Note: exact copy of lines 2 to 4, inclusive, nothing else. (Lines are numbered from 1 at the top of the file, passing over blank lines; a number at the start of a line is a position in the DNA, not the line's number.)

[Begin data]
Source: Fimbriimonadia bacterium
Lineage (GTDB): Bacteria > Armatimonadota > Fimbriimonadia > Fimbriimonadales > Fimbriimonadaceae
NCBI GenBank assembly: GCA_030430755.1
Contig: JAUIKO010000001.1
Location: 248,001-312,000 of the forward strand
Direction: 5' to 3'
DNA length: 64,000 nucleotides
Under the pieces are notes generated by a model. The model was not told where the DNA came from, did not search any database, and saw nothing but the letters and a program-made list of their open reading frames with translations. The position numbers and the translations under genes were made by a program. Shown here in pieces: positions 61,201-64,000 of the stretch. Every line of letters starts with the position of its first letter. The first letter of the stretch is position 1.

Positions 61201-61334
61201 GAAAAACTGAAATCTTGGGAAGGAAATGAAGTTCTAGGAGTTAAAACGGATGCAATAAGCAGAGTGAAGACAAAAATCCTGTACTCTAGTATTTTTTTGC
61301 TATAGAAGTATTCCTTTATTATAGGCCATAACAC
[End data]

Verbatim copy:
Lineage (GTDB): Bacteria > Armatimonadota > Fimbriimonadia > Fimbriimonadales > Fimbriimonadaceae
NCBI GenBank assembly: GCA_030430755.1
Contig: JAUIKO010000001.1